Today I managed to deliver a ten-minute talk on the subject of ‘Charity in Hinduism’ as part of a multifaith school assembly for 100 Jewish 11 year olds at the Yavneh College in nearby Borehamwood. I shared a platform with a young Muslim, and another Jewish teacher.
What I found interesting was the Jewish and Muslim faiths requirement on charity for their members. Muslims giving 2.5% of their accumulated wealth and Jews giving 10%. I have looked for similar quotes for Hindus but have found nothing as measured as this, although of course charity runs through our Vedic scriptures as a constant religious principle.
It was heartwarming to see the Jewish kids being reminded by the visiting teacher that they must give 10% of their wealth as soon as they reach the barmitzvah age, around 13 or 14. It was also stressed that charity should be done without thought of reward and without favouritism. The story was told of the sage Maimonides who, on the Sabbath, walked through the town with a sack over his head, distributing coins by throwing them behind him as he walked. He remained anonymous and his recipients also.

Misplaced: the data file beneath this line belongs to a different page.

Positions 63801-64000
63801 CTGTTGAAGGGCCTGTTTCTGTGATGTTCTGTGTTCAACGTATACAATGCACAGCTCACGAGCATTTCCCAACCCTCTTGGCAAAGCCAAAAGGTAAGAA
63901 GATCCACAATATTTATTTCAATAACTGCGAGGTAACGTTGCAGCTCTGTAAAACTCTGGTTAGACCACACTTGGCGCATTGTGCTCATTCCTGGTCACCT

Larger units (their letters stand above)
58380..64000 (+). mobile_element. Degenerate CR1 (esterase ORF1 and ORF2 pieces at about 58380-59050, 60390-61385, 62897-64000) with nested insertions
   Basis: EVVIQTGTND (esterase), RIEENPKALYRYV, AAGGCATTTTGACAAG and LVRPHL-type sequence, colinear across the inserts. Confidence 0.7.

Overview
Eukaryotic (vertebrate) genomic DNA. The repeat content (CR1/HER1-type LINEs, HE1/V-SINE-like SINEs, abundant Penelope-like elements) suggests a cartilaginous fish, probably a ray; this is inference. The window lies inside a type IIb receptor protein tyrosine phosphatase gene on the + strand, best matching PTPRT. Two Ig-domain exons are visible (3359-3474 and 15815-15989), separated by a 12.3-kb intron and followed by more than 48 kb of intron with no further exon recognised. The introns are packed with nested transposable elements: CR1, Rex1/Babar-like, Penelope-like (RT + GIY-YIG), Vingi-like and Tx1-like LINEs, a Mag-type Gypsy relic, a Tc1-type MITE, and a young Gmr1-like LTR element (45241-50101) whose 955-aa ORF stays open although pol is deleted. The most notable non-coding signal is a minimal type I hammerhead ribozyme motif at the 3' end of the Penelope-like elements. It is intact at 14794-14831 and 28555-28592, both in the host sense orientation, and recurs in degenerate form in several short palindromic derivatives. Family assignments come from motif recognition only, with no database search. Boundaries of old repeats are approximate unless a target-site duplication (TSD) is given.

For my part, I told the stories of King Rantideva who shared his food up to the point where he had nothing left, and King Shibi, who was so dedicated to charity that he even tore strips of flesh from his own body to provide alternative meat for a hawk who chased a white dove into the palace.
Charity purifies the giver and the receiver, and bring both closer to God.